]. In our study, we used the average change in scores on a module (i.e., post test score minus pretest score) as a measure of teaching effectiveness. We found that by responding to learner feedback, the teaching effectiveness of our modules improved. Since teaching effectiveness is such a driver of learner satisfaction, it is not surprising that our results showed similar findings in teaching effectiveness and learner satisfaction. Although we are unable to determine which changes (i.e., website functionality, content organization etc.) contributed to these improvements, it may not matter. The more important finding is that the process of incorporating learner feedback into curricular revision is associated with improved outcomes in learner satisfaction and knowledge outcomes.
It is our opinion that online curricula should be designed to include powerful evaluation tools (including learner satisfaction as described here) to assess the reliability and validity of education outcomes. We have continually leveraged the capabilities of being online to increase the evaluation component of our curriculum. Assessment tools (i.e., pretests and post tests) were expanded, and item discrimination and Cronbach’s alpha calculations were added to these instruments. Group performance measures, subgroup (i.e., training year; training program) performance measures, and individual performance measures (including standard scores) were added or expanded. This evaluation component allowed us not only to perform a continuous needs assessment of our learners, but also to serve the needs of the residency program directors that chose to implement our curriculum. The Accreditation Council of Graduate Medical Education (ACGME) requires that program directors demonstrate the educational outcomes of their curricula, which is provided at a group and individual level by our curriculum [20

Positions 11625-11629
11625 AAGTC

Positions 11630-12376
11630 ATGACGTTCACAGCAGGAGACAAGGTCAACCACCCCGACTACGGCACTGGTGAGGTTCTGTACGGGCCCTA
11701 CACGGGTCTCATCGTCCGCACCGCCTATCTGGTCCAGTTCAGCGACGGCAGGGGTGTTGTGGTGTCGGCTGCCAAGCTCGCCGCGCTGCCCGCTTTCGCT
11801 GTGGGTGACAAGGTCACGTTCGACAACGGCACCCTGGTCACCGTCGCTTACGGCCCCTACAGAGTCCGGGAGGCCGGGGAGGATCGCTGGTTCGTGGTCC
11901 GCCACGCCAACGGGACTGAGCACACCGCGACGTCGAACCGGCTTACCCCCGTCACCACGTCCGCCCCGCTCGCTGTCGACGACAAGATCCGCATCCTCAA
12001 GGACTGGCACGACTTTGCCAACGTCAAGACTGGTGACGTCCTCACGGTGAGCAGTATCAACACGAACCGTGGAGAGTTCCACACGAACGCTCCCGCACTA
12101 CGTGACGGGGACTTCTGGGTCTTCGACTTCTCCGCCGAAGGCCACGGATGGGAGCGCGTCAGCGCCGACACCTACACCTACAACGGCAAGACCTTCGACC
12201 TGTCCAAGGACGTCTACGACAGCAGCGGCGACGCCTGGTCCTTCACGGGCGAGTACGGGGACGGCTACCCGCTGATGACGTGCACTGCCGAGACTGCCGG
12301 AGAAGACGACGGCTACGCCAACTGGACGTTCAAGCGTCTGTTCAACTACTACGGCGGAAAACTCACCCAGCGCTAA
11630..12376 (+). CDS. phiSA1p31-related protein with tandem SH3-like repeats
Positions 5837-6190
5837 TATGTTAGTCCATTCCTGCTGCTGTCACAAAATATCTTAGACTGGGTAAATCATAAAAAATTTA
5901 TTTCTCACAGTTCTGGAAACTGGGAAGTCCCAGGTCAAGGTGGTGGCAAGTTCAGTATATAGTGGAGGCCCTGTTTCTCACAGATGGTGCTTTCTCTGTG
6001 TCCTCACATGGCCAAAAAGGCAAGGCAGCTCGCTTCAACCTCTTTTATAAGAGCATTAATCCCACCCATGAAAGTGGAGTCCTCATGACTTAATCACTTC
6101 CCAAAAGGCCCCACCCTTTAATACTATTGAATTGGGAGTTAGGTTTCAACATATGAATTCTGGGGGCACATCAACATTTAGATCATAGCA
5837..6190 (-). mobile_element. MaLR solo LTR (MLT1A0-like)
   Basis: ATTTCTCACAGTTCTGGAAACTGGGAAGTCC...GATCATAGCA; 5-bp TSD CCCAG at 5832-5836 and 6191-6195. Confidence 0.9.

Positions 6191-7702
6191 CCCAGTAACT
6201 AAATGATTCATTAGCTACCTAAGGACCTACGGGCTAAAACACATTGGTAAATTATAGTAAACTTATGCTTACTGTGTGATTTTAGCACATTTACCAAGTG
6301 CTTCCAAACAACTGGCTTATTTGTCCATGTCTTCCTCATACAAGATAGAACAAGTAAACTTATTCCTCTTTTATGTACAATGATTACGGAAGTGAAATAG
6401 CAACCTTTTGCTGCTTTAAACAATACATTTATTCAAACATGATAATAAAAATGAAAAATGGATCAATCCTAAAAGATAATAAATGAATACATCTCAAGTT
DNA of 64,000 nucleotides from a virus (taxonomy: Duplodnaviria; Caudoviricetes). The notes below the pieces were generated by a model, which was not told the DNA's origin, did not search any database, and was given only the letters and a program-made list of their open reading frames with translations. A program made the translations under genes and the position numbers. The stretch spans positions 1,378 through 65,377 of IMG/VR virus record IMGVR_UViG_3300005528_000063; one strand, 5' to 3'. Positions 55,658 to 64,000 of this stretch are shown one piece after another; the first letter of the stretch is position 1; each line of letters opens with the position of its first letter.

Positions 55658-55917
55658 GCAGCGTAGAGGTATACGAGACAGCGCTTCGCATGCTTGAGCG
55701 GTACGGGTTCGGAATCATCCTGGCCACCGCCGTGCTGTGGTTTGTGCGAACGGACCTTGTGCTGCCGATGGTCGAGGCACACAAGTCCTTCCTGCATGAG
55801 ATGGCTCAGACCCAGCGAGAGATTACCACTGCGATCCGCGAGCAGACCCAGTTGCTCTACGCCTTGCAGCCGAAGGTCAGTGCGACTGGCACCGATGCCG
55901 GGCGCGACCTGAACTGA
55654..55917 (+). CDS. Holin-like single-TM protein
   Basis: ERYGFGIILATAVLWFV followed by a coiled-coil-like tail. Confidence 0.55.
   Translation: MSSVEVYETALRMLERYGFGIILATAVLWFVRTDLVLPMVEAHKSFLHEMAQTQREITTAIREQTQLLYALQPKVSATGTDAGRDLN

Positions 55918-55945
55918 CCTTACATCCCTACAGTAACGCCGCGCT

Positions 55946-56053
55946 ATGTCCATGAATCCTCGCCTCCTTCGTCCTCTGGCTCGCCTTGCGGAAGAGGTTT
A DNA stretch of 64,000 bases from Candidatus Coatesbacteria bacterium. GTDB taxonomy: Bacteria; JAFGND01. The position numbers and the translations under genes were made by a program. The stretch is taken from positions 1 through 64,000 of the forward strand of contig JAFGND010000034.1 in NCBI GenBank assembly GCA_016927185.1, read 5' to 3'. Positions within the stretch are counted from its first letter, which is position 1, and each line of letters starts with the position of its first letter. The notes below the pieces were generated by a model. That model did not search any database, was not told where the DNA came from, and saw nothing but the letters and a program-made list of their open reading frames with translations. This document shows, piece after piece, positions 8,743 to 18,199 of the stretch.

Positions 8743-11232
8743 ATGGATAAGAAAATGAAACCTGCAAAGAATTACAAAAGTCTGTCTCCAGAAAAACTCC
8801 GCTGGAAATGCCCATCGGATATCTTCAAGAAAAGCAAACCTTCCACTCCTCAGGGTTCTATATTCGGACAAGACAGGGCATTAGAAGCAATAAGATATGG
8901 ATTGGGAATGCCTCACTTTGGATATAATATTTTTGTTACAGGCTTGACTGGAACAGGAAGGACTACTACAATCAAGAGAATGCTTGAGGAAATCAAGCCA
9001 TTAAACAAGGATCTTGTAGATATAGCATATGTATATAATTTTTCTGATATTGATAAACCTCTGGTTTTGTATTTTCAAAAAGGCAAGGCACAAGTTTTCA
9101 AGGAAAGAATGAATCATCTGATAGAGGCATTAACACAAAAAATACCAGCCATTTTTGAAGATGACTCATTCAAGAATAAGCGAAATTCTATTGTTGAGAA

]. Use of our curriculum has grown from 24 internal medicine residency programs in 2002 to over 160 programs in 2011. As others have pointed out, tracking evaluation outcomes and learner feedback consumes resources, as does the resultant curricular revision and implementation of website improvements, but these costs are minimized by sharing resources among users [4
]. Developing a strong evaluation component to online curricula allows educators to advance the science of education and answer the call to increase evaluative research on education outcomes and those features that improve them [15
Our study has several limitations. Individual learners changed from year to year, and so changes in learner satisfaction and knowledge outcomes may have been due to learner characteristics (e.g., post-graduate year, program type) rather than the curriculum. Since several changes to curricular content and website design were made in any given year, we were unable to measure the impact of any single change on learner satisfaction or knowledge outcomes. Over the years of study, online education resources expanded greatly, and learners may in general have become more satisfied with online didactics independent of our changes. Also over the years of study, clinician educators who wrote the educational content may have improved their writing skills, contributing to improvement in the educational content of the curriculum.